Doc Rodes
Rodes c. 1916
Kentucky WildcatsNo.
Quarterback/Running back
Guard (basketball)
Major: {{{major}}}
Date of birth: (1894-10-07)October 7, 1894
Place of birth: Lexington, Kentucky
Career history
High school: Lexington
Kentucky (1914–1917)
Career highlights and awards
*All-Southern (1916)

William "Doc" Rodes (October 7, 1894 – January 28, 1946) was an American football, basketball, and baseball player for the Kentucky Wildcats of the University of Kentucky. Rodes served in the First World War as a Second Lieutenant.[1] Rodes was a cousin of earlier Kentucky football player William "Red Doc" Rodes, often called William while Black Doc is called Doc. "Doc" also had two brothers play football at Kentucky: J. W. "Boots" Rodes was on the 1904 team that went 9–1. Pete Rodes was a halfback on the 1907 team, and upon entering the Naval Academy was captain of Navy's 1912 football team.[2]

University of KentuckyEdit

After he was graduated from Lexington High School in Lexington, Kentucky, he played on the U.K. freshman football and basketball teams in 1914 and was varsity quarterback on the 1915 and 1916 teams.[3] He also did the kicking.


The 1916 team, coached by John J. Tigert, did very well, defeating Centre 68–0 and finishing the season with an upset – a scoreless tie with SIAA champion Tennessee. An account of the latter reads "Rodes and McIlvain, Kentucky's quarterback and fullback, played a magnificent gam and had they received the proper support from their team, would have piled up a large score against Tennessee."[4] He was selected for the All-Southern team this year. Kentucky's only loss was against Vanderbilt, led by Rabbit Curry. Vanderbilt coach Dan McGugin stated "If you would give me Doc Rodes, I would say he was a greater player than Curry."[3]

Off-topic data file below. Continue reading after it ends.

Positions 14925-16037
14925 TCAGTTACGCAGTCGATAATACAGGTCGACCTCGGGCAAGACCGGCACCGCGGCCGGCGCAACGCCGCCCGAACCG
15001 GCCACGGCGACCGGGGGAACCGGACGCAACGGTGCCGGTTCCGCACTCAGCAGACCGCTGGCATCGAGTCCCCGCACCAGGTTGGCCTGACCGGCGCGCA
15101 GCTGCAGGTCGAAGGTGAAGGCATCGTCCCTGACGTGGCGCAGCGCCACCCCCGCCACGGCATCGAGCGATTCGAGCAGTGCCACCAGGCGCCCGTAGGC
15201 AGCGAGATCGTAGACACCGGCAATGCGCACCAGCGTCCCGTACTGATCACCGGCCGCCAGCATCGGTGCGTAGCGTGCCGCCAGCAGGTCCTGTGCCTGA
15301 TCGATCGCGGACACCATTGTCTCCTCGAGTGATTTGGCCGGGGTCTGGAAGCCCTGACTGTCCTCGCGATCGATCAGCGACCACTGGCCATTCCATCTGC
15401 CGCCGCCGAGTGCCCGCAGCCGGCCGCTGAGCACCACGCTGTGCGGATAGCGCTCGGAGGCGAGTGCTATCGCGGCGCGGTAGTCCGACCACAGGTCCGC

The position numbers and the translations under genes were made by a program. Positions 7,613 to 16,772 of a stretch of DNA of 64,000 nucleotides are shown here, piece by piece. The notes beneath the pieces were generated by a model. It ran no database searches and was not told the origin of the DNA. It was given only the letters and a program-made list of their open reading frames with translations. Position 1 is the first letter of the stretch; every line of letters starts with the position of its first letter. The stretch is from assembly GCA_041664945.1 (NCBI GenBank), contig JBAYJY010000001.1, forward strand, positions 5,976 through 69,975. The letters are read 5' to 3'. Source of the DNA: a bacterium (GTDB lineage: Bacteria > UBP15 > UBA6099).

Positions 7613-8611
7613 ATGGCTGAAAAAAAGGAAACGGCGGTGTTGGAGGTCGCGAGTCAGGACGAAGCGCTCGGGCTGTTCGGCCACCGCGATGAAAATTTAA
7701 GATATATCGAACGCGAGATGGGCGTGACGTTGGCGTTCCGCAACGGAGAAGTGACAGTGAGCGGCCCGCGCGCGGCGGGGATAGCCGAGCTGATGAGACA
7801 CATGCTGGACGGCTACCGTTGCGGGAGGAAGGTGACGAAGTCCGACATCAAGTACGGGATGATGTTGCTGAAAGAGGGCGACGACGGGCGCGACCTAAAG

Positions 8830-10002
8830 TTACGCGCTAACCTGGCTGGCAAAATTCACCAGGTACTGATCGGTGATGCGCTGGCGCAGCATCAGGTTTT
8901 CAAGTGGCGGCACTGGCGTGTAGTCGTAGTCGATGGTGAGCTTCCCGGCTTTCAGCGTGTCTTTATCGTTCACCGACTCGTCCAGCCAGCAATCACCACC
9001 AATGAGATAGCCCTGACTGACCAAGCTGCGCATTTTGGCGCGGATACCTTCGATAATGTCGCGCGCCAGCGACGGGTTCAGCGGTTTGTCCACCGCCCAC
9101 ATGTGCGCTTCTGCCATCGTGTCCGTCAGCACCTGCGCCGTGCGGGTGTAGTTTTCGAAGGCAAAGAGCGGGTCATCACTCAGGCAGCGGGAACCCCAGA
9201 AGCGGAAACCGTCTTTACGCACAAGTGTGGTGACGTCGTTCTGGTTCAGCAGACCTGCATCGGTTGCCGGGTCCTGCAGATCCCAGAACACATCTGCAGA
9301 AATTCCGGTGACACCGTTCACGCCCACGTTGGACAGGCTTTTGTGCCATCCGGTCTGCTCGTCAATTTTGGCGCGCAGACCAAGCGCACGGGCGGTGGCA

At the time of his death, Rodes was vice president and treasurer of the Union Transfer and Storage Company and prominently associated with the trucking industry in Kentucky.[3] Rodes sat in the gallery of the House of Representatives in Frankfort, during a heated discussion about increasing the weight and length limits on trucks. Rodes started to suffer from a heart attack, and as he called for help one spectator broke silence with "Doc Rodes is dying up here."[3]

External linksEdit


Template:1916 College Football Composite All-Southerns

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